Built By Levy store is the first of its kind at a UK events venue to use Amazon’s Just Walk Out tech
Almost imperceptibly things move on and sharpen up.
The Elizabeth Line’s final timetable has arrived, meaning its full service is now available across the city.
Already it’s the busiest railway in the UK, purple arteries pumping people through London.
Areas that were once challenging to get to, have been pulled dramatically closer to others in ways that many in the capital are only just starting to explore.
Take Canary Wharf and Royal Docks, for example.
The journey between them was once an awkward dog-leg.
A couple of stops on the Jubilee line followed by a couple on the DLR, or a change in trains on the latter, before a graceful meander over the River Lea.
Then, bang. The smoothest, quietest railway in TfL’s network takes that trip and drops it down to three minutes.
All of that bothersome friction has been removed at a stroke.
The decision to attend a show at Excel via Custom House has been transformed into one purely of desire, not practicality.
Suddenly, the decision to move City Hall to Royal Victoria Dock looks inspired, with this rapid conduit offering breathtakingly quick access to central London.
In short, it’s about speed – and that’s something that’s increasingly a focus inside Excel too.
The vast exhibition and conference centre recently saw Market Express open its gates.
Fully kitted out with the system that makes Amazon Fresh work without checkouts, this new convenience store isn’t just a carbon copy of the tech giant’s high street outlets, it’s an evolution.
Here there’s no faffing with an app to gain access, for example. Only a payment card or digital equivalent is needed.
Then it’s scan, grab anything you like off the shelves and leave.
Just as the Elizabeth Line eases the journey to Excel, so Market Express makes shopping there more effortless than ever.
It takes nearly all cards (even American Express was in the works when we visited), offers some 400 different products and is, in all likelihood, the future of shopping.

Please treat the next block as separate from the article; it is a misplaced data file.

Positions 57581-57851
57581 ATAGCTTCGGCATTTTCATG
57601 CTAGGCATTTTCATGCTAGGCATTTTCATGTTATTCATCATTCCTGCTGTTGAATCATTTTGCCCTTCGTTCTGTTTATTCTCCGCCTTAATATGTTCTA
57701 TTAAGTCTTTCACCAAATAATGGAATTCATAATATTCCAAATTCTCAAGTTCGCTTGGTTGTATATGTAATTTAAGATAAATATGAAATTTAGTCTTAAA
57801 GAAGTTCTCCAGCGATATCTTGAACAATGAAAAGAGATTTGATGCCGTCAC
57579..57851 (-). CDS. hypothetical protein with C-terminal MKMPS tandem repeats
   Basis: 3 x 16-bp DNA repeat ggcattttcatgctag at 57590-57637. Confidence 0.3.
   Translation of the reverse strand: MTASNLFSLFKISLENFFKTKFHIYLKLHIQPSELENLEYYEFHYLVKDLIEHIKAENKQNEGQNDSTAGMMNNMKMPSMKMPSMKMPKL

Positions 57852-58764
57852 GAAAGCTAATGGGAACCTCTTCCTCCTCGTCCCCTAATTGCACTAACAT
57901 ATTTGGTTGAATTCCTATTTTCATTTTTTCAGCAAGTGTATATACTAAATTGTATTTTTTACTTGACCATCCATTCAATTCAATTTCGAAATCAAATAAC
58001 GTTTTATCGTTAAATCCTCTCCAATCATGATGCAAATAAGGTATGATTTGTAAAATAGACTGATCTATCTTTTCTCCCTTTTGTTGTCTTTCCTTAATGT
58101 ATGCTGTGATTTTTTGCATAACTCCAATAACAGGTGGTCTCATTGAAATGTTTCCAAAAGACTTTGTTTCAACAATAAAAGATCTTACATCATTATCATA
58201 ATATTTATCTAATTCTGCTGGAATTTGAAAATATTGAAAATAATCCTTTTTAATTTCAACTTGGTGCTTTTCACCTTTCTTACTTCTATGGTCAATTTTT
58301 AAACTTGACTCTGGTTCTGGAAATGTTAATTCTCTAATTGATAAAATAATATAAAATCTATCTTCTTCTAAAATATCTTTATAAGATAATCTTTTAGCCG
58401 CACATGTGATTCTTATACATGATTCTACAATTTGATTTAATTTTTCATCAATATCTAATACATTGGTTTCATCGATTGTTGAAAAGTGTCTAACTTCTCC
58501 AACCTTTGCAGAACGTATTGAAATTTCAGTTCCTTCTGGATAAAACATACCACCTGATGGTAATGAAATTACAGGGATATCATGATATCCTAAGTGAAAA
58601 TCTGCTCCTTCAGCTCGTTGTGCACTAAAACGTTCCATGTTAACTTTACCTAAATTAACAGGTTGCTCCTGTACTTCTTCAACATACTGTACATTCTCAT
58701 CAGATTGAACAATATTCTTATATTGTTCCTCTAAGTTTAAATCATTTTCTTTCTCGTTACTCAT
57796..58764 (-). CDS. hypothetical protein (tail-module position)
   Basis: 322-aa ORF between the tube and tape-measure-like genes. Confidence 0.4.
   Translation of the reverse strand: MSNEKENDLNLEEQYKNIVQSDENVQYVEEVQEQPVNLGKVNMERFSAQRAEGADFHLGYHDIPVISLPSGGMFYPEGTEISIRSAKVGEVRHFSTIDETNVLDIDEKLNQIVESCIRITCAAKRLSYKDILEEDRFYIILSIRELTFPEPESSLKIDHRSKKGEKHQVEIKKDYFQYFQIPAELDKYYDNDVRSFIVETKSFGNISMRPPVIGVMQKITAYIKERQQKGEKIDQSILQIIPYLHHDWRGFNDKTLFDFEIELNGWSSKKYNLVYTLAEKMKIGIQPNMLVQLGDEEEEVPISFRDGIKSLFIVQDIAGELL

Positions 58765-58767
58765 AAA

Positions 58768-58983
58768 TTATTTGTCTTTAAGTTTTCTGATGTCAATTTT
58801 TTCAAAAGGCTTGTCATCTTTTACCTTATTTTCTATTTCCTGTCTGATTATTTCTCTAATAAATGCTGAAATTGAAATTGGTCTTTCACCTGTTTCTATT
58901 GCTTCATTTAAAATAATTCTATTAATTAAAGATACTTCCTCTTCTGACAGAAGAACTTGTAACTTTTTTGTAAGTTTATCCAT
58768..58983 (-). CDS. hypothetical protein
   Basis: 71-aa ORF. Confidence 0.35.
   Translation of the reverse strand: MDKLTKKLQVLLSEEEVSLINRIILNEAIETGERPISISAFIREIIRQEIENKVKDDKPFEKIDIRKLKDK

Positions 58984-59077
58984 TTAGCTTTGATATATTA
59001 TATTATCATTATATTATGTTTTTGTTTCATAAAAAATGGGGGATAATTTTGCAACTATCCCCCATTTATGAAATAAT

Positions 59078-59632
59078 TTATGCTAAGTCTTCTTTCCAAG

Created by a division of Levy UK + Ireland – the exhibition centre’s catering partner – it’s especially well placed given the nature of traffic at Excel.
“With about 400 events every year we host about 4million visitors and that’s a lot of mouths to feed,” said Phil Wetz, commercial manager at Excel.
“Levy is one of the biggest caterers in the sports and entertainment industry and we’ve been working with them for more than 23 years.
“We recently signed another long-term contract with them to ensure they will continue to operate in Excel for many years to come.
“We share a passion for sustainability and also technology, which is why we’re delighted to open Market Express – a frictionless store that is a first for any UK event venue.
“You simply tap a card or payment method, take what you want from the shelves and walk out without any of the hassle of waiting for or using a checkout.
“We think it’s really important to our customers.
“We get a lot of feedback from our visitors and event organisers and they say they want to have access to really good quality food, but they don’t want to spend a long time queueing.
“The quicker we can make that process by using technology, the better.”
The store will be located more or less in the middle of the venue when its 25,000sq m extension to the east is complete.
On its shelves are cold and hot dishes, an extensive range of snacks, fruits, drinks and other essential groceries.
In addition, it also sells products such as shower gel, tampons, tissues and deodorants – anything an exhibitor or visitor might need to grab to ensure comfort during their day.
“The principle remains the same as an Amazon Fresh store – once you go through the gate, a number of cameras are tracking you and creating a virtual basket of the things you pick up,” said Rak Kalidas, managing director of Built By Levy, which installed the store.
“It adds items and subtracts them if you put them back, no matter where that is in the store.
“We’ve done weeks of testing to ensure everything works.
“Digital receipts are then available by scanning a QR code on the way out if required.
“It’s the first store of its kind that we’ve opened and it’s really exciting to have done that at Excel in such a pivotal location.
“The stores still need staff to replenish the shelves and ensure customers are taken through the journey and that they are comfortable with the technology, because it’s not widespread in the UK at the moment.”
Market Express joins other technological innovations such as tablet ordering in restaurants and trials of automatic bars at selected events.
“The important thing is to make sure technology enhances a customer’s experience and doesn’t become a hindrance to service,” said Phil.
“Through this store we can provide a better, faster experience for visitors, allowing them more time to network, learn and trade at the event they are attending.”
This is, of course, the dream.
That technology will step in and free humans up to engage in the kinds of activities they want to, whether that’s being more efficient in business or having more leisure time.
But as the incremental advances from Amazon Fresh to Market Express show, it’s a path that’s likely to be gradual as systems are tweaked and developed to better serve customers.
Right now, the experience of walking into a store, filling a bag and leaving just got a fraction more frictionless than it was before.
How long before there are no gates on the stores at all?
- Jon Massey is co-founder and editorial director of Wharf Life and writes about a wide range of subjects in Canary Wharf, Docklands and east London - contact via email@example.com